24. The multi-state detector according to claim 23, wherein said multi-state detector compare said input voltage to said first reference voltage and said second reference voltage, and provides an output signal when said input voltage has a level of voltage between that of said first reference voltage and said second reference voltage and provides another output signal when said input voltage has a level of voltage of at least one of less than said first reference voltage and greater than said second reference voltage.
Description
TECHNICAL FIELD

The present invention relates, generally, to input buffers. More particularly, the present invention relates to an input buffer and method configured for voltage level detection that can facilitate detection and use of multiple levels of voltage for operation, such as for testing purposes, as well as provide for multiple operations from the same input pad.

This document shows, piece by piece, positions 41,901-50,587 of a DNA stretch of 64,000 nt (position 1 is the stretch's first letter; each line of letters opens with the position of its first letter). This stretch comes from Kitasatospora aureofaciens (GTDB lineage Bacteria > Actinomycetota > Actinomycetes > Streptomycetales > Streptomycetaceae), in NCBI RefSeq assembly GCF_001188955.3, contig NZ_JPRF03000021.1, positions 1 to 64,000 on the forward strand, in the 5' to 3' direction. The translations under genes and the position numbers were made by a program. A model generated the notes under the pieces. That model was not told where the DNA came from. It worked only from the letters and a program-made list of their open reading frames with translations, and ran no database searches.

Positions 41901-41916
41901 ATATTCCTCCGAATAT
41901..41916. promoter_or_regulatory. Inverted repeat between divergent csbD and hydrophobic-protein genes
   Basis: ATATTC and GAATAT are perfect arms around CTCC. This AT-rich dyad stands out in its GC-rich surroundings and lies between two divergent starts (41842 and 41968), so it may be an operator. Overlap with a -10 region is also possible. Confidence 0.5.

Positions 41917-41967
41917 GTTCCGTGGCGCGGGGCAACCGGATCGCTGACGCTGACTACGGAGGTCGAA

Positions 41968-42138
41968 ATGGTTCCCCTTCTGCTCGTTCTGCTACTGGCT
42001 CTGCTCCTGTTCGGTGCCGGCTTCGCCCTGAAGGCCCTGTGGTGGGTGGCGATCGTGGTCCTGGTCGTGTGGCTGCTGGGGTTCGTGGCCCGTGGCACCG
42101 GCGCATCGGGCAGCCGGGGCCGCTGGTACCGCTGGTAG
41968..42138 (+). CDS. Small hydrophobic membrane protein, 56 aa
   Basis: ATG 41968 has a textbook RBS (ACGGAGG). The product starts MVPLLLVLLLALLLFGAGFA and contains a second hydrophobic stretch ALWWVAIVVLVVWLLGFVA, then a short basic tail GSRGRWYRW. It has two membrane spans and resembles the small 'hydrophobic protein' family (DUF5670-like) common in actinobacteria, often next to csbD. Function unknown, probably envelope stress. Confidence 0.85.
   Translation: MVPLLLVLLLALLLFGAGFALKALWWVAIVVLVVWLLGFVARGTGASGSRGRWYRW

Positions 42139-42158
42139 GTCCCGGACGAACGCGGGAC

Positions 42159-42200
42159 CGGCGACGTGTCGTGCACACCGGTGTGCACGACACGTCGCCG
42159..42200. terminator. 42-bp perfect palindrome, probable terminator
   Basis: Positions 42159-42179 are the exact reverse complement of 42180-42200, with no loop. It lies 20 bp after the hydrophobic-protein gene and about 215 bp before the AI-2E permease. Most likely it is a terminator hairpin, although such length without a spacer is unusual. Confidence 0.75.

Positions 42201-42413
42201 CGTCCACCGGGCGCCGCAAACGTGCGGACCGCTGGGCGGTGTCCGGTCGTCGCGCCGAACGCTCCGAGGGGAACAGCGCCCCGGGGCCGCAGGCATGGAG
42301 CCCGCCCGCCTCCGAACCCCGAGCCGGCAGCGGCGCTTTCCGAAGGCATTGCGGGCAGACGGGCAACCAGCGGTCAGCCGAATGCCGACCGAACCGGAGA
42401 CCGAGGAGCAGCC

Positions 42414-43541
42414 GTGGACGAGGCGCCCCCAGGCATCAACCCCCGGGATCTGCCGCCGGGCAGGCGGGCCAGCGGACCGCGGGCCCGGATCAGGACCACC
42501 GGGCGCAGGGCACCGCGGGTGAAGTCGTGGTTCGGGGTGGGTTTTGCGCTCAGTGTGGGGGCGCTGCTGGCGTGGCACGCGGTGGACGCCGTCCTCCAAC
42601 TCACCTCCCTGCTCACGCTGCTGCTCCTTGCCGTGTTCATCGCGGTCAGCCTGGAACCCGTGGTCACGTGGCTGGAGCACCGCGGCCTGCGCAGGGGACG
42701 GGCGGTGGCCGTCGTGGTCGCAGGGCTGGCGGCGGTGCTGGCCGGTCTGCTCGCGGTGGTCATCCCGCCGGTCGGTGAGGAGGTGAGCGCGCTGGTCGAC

BACKGROUND OF THE INVENTION

Input buffers have been long used in various analog and digital applications. While many input buffers are optimized for AC switching techniques and applications, other input buffers are configured for optimizing voltage detection. Through use of input buffers configured as voltage detectors, a determination can be made whether to initiate or cease a particular system function. Such voltage detectors are often configured to detect the level of the supply voltage (VCC) of integrated circuits, including the detection of specified ranges for which an integrated circuit is designed, prohibiting operation of the integrated circuit if the level of voltage is outside the specified range, or determining whether a threshold level has been reached before permitting operation of a particular application within the integrated circuit.